'Our property tax is more than our rent': Tax hike could force West End business mainstay to close
The Chocolate Mousse Kitchenware store saw their property tax increase 92% from the last tax period
It's been more than 30 years since sisters Karen and Jane Tennant opened the Chocolate Mousse Kitchenware etc. store.
But after decades as a West End business staple, the pair fear they may soon have to close up shop, citing a property tax increase of 92.7 per cent.
"Our tax is more than what we negotiated per square foot for our rent which makes it quite unaffordable for us," Karen said.
The increase is based on the value of the property, which has grown exponentially over the past year. The sisters say B.C. Assessment appraised the property at $16 million in 2016 and $52 million in 2017.
The building falls under new zoning regulations as per the West End Community Plan and was sold for over $79 million within the past month.
"We have new owners who we have not spoken to yet in conjunction with our property tax increase and it's just not great for the store."
Nowhere to go
The Tennants have been in the neighbourhood for 32 years and are reluctant to move their business.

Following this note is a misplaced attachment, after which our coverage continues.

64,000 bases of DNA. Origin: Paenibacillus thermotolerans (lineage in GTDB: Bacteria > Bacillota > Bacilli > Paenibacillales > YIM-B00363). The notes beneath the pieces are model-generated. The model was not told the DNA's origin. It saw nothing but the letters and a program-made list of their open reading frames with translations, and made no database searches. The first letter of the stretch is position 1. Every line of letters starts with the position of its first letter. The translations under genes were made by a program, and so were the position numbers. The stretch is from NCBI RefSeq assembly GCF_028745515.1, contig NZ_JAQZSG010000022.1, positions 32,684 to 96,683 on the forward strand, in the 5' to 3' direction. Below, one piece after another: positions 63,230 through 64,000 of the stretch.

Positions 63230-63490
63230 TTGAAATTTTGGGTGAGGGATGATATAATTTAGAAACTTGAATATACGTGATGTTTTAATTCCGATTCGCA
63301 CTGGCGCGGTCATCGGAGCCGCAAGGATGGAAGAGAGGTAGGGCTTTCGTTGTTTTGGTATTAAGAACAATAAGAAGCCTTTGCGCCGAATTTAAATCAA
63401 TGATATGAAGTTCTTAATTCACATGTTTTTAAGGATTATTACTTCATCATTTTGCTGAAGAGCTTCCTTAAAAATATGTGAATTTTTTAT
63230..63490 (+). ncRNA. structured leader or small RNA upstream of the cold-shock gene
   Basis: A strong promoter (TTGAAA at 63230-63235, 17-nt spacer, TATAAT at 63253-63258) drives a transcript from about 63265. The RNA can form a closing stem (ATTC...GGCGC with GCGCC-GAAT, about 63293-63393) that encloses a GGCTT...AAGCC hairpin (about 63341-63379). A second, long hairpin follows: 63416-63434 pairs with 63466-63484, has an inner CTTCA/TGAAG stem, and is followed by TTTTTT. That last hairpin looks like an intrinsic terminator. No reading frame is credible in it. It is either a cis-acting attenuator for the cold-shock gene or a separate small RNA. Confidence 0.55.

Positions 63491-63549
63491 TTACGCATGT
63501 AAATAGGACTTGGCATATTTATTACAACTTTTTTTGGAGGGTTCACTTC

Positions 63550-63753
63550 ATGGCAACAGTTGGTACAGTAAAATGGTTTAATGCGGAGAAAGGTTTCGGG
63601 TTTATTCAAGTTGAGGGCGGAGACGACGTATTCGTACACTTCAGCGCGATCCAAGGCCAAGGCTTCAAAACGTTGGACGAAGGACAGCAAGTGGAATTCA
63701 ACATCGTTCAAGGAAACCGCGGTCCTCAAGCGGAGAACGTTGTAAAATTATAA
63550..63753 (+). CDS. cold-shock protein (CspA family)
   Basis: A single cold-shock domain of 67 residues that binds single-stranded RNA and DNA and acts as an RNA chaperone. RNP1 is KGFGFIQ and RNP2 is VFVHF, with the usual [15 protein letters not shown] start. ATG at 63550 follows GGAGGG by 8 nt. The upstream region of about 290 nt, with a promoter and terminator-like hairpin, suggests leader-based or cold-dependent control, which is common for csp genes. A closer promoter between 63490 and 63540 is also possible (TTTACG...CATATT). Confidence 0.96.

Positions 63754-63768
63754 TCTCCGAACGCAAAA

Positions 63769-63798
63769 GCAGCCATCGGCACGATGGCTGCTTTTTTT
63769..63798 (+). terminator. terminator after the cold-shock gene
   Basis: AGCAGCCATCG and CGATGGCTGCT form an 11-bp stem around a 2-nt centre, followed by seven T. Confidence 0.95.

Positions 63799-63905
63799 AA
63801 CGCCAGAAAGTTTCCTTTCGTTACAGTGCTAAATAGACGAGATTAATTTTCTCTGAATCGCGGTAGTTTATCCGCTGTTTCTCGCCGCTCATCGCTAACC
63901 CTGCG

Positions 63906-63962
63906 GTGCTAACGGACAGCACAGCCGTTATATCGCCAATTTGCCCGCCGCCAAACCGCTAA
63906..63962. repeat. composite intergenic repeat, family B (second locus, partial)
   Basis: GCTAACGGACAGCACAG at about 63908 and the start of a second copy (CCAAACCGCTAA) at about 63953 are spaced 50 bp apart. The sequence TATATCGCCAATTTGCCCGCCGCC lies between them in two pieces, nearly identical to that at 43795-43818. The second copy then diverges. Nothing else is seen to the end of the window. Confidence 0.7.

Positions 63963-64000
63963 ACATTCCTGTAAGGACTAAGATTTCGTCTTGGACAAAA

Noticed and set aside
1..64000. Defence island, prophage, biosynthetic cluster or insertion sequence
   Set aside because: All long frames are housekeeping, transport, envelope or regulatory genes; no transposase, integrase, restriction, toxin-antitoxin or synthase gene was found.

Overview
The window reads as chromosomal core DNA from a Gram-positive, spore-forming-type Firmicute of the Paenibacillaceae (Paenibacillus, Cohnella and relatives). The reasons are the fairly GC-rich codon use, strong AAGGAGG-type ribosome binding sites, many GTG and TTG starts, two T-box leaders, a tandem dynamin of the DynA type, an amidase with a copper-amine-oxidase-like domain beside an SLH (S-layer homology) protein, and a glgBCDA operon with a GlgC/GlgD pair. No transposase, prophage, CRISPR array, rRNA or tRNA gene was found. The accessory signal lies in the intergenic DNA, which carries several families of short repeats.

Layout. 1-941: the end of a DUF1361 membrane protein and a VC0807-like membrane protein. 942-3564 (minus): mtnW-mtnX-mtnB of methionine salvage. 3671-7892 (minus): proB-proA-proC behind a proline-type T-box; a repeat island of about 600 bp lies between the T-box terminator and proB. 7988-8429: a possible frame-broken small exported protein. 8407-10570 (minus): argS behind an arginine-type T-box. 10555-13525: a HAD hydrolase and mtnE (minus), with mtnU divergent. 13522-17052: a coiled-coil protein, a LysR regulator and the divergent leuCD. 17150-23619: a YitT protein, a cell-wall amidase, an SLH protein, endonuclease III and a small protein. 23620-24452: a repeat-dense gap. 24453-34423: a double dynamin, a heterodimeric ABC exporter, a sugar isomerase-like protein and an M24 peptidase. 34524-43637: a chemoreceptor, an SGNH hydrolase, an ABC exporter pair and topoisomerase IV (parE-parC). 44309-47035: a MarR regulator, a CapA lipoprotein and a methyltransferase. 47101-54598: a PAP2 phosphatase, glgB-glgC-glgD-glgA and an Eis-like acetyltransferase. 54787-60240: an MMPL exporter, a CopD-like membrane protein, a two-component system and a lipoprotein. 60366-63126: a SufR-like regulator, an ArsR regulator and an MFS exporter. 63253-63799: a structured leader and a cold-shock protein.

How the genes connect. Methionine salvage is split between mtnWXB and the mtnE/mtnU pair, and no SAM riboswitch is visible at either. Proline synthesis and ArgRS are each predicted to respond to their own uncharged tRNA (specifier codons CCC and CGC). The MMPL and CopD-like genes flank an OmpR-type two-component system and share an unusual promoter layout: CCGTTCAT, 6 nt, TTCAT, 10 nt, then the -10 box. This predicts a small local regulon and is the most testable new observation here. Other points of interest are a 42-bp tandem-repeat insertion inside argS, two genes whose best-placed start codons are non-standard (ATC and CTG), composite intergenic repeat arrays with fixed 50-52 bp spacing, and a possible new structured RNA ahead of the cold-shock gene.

"We want to stay here where our customers are because that makes more sense to serve people that know us and love us," Karen Tennant said. "We don't really want to have to start all over again because this is where we live."
The sisters say they'll likely have to close the store for good once its lease expires in January of 2019.
"We don't want to stand in the way of progress. The city needs to move forward but it needs to have small interesting shops that aren't chains."
Push to change policy
Paul Sullivan, a property tax agent with Burgess Cawley Sullivan & Associates Ltd, says that although a tax increase of this much is shocking, it's not unheard of.
"We've seen up to 3,000 percent," said Sullivan adding that future zoning changes could lead to further property tax increases.
Sullivan, who represents the majority of the West End Business Improvement Association and affiliated businesses, would like to see some policy changes that would allow for what he calls a "reasonable distribution of taxation".
"The problem that we have here is that we have merchants who are trying to earn a living, providing local independent businesses and having to deal with incredible complicated tax structures ... they don't see these things coming."